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Rorke Data markets Sony high-capacity tape libraries for PACSAIT stores more high-bandwidth images per tapeThe growing trend toward integration of healthcare information and clinical imaging systems in the form of electronic patient
AIT stores more high-bandwidth images per tape
The growing trend toward integration of healthcare information and clinical imaging systems in the form of electronic patient records is creating a new need for many hospitals and medical centers: the ability to store and easily access huge volumes of electronic data.
While storage technologies such as RAID (redundant array of independent disks), DLT (digital linear tape), and MOD (magneto-optical disk) have done a good job of meeting this need, a new medium has emerged on the medical scene that may offer a more cost-effective and scalable approach to high-speed data archiving and retrieval, especially for high-bandwidth image files.
Rorke Data, a data storage and management company in Eden Prairie, NM, has taken AIT (advanced intelligent tape) drive technology developed by Sony and turned it into a series of scalable libraries designed for image-intensive medical applications. Rorke, which will market this technology only through OEM relationships, plans to formally introduce its RTL library systems to the diagnostic imaging market at the upcoming RSNA meeting in Chicago through relationships with several PACS vendors.
The RTL series of AIT libraries incorporates Sonys AIT2 tape drive technology, a second-generation AIT that is built on Sonys MIC (memory in cassette) architecture. The MIC comprises a memory chip built into the data cartridge that holds the systems log and other user-definable information, and provides high-speed access to data. Sonys AIT design also incorporates IBMs ALDC (advanced lossless data compression) technology to enhance performance and capacity.
Rorkes AIT libraries are designed to meet the high-bandwidth tape storage needs of both large and small healthcare facilities and to facilitate the implementation of electronic patient records. Twelve models are available, with configurations ranging from 10 cartridges and a single AIT drive to over 360 cartridges and up to 12 drives. Depending on how many tape drives and cartridges are installed, the libraries have a capacity range of 250 gigabytes to more than 18 terabytes of uncompressed data storage, all with a data transfer rate of 6 megabytes per second.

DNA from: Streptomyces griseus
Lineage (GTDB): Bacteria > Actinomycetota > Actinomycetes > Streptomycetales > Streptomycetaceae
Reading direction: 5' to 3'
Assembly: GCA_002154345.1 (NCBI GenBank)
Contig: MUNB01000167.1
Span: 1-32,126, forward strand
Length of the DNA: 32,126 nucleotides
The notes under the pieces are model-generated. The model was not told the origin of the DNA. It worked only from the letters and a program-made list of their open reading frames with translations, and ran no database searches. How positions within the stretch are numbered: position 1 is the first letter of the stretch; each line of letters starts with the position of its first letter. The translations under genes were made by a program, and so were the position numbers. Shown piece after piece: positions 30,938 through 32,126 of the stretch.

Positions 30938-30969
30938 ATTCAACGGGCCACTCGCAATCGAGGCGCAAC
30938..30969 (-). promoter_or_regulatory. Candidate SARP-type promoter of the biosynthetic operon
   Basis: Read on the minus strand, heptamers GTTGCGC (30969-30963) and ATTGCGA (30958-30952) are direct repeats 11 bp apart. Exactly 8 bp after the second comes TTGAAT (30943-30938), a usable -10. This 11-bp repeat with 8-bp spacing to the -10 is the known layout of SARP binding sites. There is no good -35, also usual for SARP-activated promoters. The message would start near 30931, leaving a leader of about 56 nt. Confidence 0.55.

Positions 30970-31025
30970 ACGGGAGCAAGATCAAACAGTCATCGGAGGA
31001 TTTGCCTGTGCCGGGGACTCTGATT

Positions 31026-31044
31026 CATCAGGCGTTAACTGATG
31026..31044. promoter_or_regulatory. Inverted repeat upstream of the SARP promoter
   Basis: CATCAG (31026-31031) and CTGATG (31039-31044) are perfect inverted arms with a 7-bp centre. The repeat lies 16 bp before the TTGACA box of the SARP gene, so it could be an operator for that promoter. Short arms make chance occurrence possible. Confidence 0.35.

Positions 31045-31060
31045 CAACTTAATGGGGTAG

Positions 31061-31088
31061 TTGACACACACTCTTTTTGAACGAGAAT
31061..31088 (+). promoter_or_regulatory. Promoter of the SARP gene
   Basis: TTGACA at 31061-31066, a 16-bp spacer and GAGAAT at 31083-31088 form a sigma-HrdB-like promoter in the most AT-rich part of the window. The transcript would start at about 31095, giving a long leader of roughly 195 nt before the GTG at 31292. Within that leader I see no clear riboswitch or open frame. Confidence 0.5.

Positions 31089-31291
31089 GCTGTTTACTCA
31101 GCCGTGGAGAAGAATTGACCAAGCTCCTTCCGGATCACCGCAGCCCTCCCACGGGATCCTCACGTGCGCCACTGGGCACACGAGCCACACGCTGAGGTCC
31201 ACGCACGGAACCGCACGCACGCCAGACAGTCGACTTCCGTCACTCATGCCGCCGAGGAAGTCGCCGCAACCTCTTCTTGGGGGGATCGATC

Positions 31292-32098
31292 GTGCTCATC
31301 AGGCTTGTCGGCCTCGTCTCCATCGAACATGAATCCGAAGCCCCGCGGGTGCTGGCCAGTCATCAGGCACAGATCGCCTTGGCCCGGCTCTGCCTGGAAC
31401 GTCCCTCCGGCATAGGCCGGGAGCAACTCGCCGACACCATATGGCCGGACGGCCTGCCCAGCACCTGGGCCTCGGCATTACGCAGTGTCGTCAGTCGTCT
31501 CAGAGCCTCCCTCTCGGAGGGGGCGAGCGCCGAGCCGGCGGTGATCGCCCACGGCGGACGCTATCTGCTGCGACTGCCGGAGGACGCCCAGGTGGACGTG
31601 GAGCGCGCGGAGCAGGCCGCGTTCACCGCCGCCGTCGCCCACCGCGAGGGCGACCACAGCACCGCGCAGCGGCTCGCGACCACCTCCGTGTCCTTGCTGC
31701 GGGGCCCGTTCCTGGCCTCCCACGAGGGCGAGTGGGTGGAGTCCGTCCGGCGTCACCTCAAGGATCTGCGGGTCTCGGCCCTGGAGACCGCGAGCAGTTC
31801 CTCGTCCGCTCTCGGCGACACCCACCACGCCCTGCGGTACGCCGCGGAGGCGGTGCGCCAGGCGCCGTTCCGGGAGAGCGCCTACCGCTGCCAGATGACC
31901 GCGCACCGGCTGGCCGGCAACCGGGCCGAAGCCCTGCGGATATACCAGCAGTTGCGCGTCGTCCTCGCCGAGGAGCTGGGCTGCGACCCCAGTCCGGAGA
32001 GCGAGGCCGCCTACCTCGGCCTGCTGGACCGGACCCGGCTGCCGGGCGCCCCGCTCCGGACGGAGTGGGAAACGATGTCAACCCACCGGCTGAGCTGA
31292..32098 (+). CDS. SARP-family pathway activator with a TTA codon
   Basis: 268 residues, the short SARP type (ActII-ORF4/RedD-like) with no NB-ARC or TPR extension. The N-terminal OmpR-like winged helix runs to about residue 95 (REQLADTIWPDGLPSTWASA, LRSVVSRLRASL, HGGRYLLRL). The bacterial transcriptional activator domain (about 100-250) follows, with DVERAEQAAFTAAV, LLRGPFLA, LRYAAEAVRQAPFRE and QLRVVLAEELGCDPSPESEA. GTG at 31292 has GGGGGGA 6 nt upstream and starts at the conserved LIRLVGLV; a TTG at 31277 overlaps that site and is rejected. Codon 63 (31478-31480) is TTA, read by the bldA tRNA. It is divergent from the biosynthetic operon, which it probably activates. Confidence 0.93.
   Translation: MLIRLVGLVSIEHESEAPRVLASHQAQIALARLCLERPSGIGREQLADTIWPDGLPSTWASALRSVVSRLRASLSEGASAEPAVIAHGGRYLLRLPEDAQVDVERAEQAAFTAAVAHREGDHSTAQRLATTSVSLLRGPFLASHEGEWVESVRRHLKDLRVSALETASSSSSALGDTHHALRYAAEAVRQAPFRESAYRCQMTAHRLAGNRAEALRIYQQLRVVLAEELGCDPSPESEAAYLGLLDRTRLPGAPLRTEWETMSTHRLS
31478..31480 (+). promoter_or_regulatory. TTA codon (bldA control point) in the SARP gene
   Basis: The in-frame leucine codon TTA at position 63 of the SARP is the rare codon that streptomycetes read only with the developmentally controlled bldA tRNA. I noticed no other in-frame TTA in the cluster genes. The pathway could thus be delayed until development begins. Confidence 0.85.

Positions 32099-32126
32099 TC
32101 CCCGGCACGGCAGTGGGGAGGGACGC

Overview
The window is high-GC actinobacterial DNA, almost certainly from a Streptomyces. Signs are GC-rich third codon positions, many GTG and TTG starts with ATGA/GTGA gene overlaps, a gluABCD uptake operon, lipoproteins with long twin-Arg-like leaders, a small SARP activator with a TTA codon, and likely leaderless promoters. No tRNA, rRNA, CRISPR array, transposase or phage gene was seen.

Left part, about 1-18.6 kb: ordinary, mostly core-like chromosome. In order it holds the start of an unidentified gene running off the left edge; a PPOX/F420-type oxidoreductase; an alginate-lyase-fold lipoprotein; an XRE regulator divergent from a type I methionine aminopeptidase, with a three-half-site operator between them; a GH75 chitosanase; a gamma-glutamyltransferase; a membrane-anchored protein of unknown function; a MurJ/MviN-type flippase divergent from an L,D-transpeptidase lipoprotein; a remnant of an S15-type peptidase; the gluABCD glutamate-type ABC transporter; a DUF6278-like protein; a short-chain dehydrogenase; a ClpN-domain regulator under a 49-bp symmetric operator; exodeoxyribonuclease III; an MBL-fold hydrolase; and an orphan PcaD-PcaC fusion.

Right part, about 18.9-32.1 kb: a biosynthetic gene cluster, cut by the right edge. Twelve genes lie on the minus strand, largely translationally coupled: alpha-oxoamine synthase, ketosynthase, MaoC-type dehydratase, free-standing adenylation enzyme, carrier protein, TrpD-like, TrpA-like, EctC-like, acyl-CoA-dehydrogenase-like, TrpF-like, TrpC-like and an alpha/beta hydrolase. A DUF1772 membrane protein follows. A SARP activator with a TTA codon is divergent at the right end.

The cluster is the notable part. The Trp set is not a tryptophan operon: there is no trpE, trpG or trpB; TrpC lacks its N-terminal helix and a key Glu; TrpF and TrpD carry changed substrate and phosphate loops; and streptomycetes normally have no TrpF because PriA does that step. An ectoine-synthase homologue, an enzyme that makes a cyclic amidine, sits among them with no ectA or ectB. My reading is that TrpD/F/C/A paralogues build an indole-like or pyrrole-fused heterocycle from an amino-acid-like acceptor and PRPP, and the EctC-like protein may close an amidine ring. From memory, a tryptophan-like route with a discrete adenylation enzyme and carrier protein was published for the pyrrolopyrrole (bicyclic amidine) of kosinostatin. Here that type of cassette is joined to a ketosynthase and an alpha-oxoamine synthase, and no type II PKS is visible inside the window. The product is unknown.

More important, especially for smaller hospitals and clinics, the RTL libraries offer a high capacity for tape storage but a low cost per megabyte storage ratio, according to Aaron Blotsky, area manager for medical archive applications at Rorke. An entry-level (250-gigabyte) RTL library costs just $12,000; a 12-drive, 18-terabyte library costs $150,000.
The RTL series is scalable, which gives PACS OEMs an opportunity to target clinics and smaller hospitals that do not want to buy a large archiving solution initially, Blotsky said.
Other features include advanced interfaces for HIS/RIS connection, intelligent autorouting and prefetching capabilities, and a Web-based user interface for simplified system administration.
Among those vendors is Picker International, which until now has been offering primarily DLT technology from StorageTek with its PACS. While StorageTeks DLT has been reliable and installs relatively easily, the AIT offers larger storage media, meaning fewer tapes in some cases, according to Vickie Sims, sales manager, image management at Picker in Cleveland. The RTL archive is fully integrated with Pickers HIS and RIS and interacts with its acquisition devices, diagnostic and clinical review stations, and image routing devices. The entire archive is based on a Sun Solaris host, an Oracle database, and various media options.
For high-volume archives, DLT systems from StorageTek and AIT systems from Sony are the best alternatives, Sims said. But AIT stores more images per tape than DLT and provides fast access to patient data for quick distribution to the network.